The U.S. government likes to do things its own way. Along those lines, it has decided to embrace Android as a smartphone platform for soldiers and other government employees because of the control it can exert over the software, which in turn underscores how much control Android partners have over the software.
CNN reports that government has decided to use a special version of Android on commercially available Android phones as a way of letting its employees take advantage of the mobile computing revolution. Officials interviewed for the report discuss things as novel as soldiers being able to see the positions of fellow troops on the equivalent of Samsung’s Galaxy Nexus, as opposed to a more heavily modified phone like the BlackBerry used by President Obama.
Government IT professionals prefer Android because they can modify it as they see fit, according to the report. Apparently they reached out to Apple (NSDQ: AAPL) in hopes of gaining the same access to iOS, but Apple declined, which is surprising to absolutely no one.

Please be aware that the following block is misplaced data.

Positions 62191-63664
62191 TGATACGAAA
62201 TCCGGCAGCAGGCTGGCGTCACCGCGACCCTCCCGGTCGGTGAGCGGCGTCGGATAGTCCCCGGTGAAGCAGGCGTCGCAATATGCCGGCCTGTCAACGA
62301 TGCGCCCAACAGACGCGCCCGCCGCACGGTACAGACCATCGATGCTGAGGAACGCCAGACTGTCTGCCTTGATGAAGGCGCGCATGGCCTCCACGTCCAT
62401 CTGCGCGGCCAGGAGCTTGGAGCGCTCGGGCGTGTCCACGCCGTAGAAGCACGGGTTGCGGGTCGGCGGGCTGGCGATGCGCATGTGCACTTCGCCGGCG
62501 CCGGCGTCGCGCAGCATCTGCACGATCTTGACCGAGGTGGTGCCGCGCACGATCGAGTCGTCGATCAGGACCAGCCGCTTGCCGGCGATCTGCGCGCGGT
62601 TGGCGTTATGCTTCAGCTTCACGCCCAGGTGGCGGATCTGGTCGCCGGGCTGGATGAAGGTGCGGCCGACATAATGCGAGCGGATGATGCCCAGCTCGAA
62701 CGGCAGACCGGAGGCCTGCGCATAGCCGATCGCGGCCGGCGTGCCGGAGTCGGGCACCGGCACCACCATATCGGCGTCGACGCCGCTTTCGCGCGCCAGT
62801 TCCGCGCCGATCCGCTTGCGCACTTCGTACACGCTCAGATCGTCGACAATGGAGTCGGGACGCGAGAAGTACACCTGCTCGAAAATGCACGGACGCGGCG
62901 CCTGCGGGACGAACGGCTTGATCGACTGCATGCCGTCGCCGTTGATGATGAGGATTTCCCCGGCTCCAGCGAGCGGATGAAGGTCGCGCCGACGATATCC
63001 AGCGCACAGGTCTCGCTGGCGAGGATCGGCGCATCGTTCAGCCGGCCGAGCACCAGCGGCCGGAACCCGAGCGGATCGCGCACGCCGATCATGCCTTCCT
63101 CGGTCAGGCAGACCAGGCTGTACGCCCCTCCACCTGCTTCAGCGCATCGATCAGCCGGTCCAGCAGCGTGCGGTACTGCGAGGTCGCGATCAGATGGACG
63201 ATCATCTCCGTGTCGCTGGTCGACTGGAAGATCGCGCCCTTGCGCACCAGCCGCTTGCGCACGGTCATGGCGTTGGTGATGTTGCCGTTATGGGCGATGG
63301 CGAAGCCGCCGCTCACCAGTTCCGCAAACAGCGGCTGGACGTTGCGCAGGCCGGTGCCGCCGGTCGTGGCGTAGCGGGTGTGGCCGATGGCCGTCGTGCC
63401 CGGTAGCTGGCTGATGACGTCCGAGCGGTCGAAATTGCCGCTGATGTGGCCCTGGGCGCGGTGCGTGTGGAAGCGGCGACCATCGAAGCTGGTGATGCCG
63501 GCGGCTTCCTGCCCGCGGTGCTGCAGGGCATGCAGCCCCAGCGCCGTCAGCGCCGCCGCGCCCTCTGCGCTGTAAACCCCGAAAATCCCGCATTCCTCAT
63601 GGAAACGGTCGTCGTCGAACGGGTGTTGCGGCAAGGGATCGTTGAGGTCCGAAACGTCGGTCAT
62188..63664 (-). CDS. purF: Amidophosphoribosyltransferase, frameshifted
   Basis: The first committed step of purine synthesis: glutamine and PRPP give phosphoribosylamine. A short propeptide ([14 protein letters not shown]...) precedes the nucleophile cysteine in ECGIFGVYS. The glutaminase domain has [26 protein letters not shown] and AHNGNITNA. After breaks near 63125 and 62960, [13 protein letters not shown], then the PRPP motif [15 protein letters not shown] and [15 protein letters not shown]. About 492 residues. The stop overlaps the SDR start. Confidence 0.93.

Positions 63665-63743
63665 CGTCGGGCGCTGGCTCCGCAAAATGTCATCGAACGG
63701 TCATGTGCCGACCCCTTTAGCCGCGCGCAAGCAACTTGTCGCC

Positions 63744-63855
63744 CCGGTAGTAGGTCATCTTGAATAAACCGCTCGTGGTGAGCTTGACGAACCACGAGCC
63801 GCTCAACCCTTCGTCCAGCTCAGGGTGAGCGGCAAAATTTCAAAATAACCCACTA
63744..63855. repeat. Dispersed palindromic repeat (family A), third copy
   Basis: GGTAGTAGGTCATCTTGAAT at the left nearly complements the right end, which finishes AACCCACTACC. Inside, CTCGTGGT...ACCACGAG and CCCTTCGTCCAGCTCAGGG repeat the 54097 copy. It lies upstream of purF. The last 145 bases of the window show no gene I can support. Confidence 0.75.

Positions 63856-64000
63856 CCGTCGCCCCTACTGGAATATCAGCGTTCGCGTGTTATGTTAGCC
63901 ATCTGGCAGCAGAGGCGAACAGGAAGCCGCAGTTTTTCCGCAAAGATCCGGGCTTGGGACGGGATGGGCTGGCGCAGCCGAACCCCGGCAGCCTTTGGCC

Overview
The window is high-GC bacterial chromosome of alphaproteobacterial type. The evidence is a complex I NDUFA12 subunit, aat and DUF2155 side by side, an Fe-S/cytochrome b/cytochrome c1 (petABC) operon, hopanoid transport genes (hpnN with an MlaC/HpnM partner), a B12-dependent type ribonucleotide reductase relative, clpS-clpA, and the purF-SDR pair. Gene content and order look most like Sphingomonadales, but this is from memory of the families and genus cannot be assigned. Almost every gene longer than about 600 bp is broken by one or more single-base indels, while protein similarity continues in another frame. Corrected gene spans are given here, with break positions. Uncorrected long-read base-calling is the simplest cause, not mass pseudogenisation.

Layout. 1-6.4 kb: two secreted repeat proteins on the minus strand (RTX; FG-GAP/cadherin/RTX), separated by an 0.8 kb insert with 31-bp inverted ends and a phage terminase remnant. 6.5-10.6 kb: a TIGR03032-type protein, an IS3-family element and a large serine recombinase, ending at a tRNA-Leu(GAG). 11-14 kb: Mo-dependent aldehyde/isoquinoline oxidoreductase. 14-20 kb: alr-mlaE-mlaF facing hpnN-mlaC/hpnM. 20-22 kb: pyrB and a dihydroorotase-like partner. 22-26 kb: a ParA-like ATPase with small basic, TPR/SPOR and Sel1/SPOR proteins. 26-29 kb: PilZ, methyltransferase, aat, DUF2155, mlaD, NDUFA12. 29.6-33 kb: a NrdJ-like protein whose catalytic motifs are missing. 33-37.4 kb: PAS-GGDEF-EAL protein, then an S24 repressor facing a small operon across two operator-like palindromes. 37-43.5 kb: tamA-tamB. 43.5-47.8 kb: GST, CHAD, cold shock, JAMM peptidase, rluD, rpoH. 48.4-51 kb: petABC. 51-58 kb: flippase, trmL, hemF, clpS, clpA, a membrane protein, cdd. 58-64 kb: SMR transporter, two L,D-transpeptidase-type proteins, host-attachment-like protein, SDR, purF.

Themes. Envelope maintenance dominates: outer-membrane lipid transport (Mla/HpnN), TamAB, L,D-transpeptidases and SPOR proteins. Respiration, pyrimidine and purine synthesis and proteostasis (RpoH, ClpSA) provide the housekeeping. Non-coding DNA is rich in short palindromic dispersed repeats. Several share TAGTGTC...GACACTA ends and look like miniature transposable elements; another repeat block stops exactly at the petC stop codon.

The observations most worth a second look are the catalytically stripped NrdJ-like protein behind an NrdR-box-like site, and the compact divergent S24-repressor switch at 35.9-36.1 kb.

But, as GigaOm pointed out, the government said it would be able to update its Android phones within two weeks of a new software release by Google (NSDQ: GOOG). Again: just two weeks to get a heavily modified build of the software designed for national security purposes working with a new operating system release.
The wireless carriers and handset makers who claim they need months and months to update their own Android phones with new releases should be embarrassed, either at their inability to provide updates to customers or by how obvious it is that they’d rather sell you a new phone than update your current one. This is one of the few cases where “good enough for government work” might actually be better than the standard.